Nose member Laura Speed has published a new article in the journal Cognitive Science with co-authors Hannah Atkinson, Ewelina Wnuk, and Asifa Majid.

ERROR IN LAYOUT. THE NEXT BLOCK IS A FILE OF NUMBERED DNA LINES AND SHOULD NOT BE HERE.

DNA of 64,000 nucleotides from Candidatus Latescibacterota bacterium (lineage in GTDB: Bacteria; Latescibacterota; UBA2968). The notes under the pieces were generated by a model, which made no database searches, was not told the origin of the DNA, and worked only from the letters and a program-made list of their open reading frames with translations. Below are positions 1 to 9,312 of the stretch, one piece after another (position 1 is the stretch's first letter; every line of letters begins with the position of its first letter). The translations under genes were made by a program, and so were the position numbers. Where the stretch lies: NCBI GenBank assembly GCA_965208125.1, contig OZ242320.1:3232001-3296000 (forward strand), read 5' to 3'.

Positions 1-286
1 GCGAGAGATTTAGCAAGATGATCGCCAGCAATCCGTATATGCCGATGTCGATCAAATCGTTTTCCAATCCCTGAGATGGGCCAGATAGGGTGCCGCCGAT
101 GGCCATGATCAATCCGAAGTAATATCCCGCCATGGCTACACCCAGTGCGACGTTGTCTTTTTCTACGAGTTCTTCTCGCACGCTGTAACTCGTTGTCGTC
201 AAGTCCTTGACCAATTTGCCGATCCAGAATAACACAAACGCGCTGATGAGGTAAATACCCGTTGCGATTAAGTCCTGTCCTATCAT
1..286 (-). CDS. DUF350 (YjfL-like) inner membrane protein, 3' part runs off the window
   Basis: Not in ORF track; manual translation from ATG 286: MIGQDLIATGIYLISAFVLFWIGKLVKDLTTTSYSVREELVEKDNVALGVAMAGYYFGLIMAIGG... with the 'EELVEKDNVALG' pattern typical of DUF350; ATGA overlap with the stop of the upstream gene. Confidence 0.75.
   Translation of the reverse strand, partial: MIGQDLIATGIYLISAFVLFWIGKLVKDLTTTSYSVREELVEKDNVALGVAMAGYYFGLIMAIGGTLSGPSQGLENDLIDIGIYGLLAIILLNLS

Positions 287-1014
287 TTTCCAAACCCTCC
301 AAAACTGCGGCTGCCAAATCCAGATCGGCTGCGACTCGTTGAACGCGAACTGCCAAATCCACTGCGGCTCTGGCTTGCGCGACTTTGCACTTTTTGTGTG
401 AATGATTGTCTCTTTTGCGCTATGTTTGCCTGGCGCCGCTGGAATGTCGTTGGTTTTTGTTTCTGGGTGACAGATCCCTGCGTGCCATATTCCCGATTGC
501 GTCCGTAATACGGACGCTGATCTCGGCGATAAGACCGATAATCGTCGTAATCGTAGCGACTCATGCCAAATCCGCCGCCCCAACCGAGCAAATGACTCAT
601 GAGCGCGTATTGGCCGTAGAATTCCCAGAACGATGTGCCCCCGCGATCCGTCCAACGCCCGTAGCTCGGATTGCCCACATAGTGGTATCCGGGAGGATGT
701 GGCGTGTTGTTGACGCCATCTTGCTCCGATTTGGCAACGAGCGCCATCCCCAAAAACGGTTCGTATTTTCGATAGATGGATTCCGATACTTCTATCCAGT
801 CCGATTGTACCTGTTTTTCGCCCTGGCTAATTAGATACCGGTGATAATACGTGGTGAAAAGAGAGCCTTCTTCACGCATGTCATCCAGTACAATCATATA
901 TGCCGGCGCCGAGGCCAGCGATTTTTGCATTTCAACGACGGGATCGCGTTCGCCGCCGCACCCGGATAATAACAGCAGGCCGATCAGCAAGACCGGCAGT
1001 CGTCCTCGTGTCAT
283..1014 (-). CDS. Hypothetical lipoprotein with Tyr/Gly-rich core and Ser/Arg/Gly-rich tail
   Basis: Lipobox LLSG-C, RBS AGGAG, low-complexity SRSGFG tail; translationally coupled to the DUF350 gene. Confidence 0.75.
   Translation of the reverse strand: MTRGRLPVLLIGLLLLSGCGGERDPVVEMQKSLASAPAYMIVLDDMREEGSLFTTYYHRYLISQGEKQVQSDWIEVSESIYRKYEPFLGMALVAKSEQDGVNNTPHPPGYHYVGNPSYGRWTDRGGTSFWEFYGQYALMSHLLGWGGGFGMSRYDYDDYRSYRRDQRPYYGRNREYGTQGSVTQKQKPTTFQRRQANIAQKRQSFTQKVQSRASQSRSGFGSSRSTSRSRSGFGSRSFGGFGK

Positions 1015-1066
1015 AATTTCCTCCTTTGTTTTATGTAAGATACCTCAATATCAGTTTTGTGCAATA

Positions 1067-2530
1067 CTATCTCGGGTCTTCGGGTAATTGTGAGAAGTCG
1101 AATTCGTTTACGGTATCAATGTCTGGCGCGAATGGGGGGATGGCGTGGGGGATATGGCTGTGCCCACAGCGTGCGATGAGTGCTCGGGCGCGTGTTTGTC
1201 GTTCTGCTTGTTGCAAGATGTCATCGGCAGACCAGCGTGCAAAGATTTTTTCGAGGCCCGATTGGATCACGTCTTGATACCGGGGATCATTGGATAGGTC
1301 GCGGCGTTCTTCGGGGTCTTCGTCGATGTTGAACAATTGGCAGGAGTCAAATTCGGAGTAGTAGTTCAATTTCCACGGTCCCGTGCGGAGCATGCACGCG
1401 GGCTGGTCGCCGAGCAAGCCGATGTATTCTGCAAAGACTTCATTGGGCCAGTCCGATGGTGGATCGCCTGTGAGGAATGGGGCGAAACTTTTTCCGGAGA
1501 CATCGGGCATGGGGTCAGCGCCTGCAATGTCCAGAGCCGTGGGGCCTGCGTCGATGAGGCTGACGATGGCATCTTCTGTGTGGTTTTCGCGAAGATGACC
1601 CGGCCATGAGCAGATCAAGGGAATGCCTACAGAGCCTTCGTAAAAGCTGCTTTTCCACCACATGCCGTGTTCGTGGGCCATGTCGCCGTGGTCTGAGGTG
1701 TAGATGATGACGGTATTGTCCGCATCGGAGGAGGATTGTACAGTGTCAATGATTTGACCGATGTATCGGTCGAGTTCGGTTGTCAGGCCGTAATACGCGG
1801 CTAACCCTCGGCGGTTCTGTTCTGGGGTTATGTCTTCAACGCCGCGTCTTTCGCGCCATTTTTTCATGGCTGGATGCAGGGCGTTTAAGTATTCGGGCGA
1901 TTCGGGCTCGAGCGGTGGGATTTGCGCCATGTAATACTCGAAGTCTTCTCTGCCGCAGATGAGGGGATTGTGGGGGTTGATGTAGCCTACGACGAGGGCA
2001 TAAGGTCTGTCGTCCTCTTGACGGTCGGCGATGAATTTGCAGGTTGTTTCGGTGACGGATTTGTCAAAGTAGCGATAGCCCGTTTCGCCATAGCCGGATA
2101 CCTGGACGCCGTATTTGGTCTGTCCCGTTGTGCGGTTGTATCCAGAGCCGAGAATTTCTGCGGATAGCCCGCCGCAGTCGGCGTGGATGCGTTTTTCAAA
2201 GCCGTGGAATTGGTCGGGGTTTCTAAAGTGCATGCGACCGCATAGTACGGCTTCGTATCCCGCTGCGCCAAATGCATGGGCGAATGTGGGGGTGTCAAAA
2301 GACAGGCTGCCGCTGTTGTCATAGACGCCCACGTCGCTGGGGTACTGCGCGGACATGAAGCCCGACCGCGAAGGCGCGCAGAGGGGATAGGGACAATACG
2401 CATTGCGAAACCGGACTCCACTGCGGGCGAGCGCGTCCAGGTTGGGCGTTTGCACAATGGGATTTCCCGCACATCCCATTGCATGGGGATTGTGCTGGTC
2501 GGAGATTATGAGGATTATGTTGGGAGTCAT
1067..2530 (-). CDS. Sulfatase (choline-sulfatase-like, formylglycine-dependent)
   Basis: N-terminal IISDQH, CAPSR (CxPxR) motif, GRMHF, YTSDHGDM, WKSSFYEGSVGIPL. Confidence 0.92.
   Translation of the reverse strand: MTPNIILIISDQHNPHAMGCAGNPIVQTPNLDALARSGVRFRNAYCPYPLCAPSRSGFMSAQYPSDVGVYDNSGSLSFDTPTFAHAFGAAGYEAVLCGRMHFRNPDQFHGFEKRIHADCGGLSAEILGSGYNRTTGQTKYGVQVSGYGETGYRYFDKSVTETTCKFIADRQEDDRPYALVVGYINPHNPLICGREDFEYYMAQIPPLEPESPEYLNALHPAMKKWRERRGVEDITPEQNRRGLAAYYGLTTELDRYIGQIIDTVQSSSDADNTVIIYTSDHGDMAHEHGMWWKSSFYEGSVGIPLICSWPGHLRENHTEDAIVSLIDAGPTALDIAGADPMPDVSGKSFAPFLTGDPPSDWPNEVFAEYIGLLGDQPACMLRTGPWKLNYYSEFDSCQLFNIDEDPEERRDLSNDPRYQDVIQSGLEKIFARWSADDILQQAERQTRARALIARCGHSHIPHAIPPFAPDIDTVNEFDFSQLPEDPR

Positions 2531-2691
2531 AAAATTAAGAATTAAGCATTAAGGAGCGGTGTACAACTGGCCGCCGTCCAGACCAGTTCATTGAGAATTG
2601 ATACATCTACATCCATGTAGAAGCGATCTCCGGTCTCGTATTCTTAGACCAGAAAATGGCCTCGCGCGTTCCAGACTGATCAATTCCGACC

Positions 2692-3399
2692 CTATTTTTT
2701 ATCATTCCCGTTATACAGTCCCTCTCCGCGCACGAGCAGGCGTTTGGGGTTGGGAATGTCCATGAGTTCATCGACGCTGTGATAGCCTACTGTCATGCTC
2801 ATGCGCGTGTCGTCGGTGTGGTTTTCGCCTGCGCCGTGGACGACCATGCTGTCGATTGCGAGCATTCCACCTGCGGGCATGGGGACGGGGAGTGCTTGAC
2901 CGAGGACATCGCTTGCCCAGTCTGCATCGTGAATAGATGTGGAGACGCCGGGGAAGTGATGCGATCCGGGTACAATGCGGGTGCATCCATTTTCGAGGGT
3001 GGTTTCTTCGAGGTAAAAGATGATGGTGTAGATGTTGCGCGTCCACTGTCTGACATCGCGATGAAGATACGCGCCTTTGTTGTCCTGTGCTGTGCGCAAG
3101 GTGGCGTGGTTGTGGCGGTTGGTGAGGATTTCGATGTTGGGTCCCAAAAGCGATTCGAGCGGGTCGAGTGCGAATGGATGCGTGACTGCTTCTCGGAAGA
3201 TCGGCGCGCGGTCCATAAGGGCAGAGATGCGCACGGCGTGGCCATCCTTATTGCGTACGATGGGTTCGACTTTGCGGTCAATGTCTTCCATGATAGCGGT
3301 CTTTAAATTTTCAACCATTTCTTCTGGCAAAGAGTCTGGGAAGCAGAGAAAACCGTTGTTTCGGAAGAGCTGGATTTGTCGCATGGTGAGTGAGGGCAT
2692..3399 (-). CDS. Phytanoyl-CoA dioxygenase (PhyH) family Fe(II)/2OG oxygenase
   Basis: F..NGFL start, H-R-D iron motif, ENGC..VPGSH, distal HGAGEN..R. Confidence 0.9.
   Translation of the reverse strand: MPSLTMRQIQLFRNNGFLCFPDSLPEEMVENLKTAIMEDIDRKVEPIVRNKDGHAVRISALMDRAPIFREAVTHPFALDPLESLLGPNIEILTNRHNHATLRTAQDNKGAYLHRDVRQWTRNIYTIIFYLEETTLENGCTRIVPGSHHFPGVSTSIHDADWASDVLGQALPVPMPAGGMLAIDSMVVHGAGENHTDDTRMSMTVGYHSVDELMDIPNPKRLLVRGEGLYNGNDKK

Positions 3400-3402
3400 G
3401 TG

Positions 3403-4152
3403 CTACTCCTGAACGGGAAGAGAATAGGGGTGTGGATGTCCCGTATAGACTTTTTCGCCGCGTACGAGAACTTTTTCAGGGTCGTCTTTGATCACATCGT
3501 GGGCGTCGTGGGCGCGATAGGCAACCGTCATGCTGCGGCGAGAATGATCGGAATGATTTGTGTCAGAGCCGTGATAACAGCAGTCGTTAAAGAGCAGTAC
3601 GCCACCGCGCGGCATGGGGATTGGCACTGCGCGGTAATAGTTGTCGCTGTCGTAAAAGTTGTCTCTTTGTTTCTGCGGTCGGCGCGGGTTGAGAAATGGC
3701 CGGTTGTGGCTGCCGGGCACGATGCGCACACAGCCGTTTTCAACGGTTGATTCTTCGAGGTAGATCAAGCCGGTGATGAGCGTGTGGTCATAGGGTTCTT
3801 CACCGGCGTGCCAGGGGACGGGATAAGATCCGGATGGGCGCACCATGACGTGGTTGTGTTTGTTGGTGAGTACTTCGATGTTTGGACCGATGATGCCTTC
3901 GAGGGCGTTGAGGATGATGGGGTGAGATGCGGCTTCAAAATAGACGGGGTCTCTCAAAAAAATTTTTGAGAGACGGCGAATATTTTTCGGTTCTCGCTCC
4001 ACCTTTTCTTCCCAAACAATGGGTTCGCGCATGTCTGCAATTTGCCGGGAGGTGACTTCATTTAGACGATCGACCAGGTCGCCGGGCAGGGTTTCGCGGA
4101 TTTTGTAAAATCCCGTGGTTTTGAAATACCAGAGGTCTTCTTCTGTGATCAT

A common finding across westerners is that odours are difficult to verbalize and difficult to mimic with vision and sound. On the other hand, odours are strongly connected to emotion, which suggests the emotional interpretation of odours may be an olfactory dimension easy to communicate. In their study, the researchers investigated to what extent words could be associated with unpleasant odours via the sound of the words. Two experiments were conducted in which participants were asked to match pleasant and unpleasant odours to pseudowords. The pseudowords were manipulated to include sounds that reflect the physical response to disgusting odours (e.g., [x/χ] as in the English ugh! and [f] as in the Polish fu!) or not. In both experiments the unpleasant odours were more likely to be matched to the disgust pseudowords than the neutral pseudowords, but this was not the case for pleasant odours. It is suggested that the disgust sounds mimic an innate disgust response of blowing away a bad smell, which is subsequently associated with unpleasant odours. This study demonstrates an association between the sound of words and odour valence for the first time, supporting evidence accumulating from non-western cultures than odour can be encoded in language.